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Acute care therapy team offers variety of rehabilitation methods

The acute care therapy team at Hillcrest Hospital South team incorporates a myriad of ways to care for patients. But according to Sarah Dyer, physical therapist assistant, the goal remains the same when it comes to the rehabilitation process.

“Scientific studies show that getting people up and moving and participating in their care increases the quality and speed of healing while decreasing length of stay,” Dyer said. “This is why orthopedic patients are out of bed within 24 hours of surgery; why people are up in their chairs for morning face wash and teeth brushing; and why a walk to the bathroom can be some of the best exercise you can get. The therapies are all about getting people of all ages back to living a full and independent life, and it often starts with the seemingly littlest and simplest of tasks.”

The top priority for the team in helping patients get back to their best and most independent selves is by utilizing a particular set of exercises and activities, also known as therapeutic interventions. These interventions are authorized by a care team that include speech-language pathologists (SLPs), occupational therapists (OTs) and physical therapists (PTs) and physical therapist assistants (PTAs).

An SLP works to prevent, assess, diagnose and treat speech, language, social communication, cognitive-communication, and swallowing disorders in children and adults. They are integral to the early progression after a stroke involving aphasia and/or swallowing impairments.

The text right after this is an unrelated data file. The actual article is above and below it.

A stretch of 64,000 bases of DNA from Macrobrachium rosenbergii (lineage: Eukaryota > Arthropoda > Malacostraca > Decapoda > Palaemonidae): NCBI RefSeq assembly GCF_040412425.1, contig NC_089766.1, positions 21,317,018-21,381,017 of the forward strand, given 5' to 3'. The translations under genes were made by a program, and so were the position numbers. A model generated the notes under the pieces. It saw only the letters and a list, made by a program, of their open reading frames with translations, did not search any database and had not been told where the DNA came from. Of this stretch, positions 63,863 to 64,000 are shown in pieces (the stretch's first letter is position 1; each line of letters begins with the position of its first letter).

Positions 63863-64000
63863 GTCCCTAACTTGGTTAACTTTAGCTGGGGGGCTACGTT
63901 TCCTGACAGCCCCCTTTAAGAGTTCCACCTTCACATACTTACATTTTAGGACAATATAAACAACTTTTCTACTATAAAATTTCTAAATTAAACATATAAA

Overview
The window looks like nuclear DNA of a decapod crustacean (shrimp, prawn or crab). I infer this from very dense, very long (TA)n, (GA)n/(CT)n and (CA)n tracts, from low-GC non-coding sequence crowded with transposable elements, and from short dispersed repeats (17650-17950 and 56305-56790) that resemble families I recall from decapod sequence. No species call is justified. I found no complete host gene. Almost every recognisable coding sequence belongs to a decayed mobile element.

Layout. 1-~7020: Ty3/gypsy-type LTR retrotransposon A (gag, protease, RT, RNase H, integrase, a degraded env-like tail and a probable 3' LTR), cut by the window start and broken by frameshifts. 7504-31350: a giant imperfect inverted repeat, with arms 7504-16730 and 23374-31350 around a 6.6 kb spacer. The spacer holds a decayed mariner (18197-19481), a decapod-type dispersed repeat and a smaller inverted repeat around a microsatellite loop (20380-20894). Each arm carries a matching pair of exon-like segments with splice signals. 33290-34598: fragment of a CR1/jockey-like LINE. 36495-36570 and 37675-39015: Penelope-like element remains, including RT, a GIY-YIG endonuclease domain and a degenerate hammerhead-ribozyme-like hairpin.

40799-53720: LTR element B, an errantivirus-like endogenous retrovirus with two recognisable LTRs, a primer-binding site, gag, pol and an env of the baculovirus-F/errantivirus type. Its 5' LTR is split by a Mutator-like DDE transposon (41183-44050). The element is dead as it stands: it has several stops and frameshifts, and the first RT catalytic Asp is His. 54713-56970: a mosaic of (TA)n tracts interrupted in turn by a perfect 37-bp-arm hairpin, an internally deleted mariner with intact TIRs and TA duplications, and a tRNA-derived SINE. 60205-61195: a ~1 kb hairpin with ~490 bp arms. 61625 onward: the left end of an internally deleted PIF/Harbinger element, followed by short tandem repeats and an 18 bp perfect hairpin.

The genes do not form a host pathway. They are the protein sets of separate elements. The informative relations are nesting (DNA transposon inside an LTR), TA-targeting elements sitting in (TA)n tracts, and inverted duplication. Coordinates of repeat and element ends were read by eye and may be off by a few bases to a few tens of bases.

An OT helps people fully engage in their daily lives, from work and recreation to activities of daily living such as self-care, cooking, eating, dressing and driving. In the hospital setting, the OTs and certified occupational therapy assistants are key in the rehabilitation of upper body surgeries or injuries, such as a shoulder replacement.

PTs and PTAs care for individuals whose ability to function is impaired or threatened by disease or injury, with emphasis on the skeletal system, neuromuscular and cardiopulmonary function, as well as balance, endurance and coordination. At Hillcrest South, the PT will be the one to get the patient up and walking after a knee replacement and moving safely after a spinal surgery.

In addition to a variety of available therapies, Dyer said patients also benefit from a collaborative therapy plan tailored to their needs.

“We are an especially tight-knit team with an especially supportive manager,” she said. “We have been able to foster a deep understanding and admiration of each other's unique skills as individual therapists, as well as understand how each of the different disciplines can augment the others. We are quick to call upon each other and will often co-treat in a combined session to further the rehabilitation opportunities offered to patients.”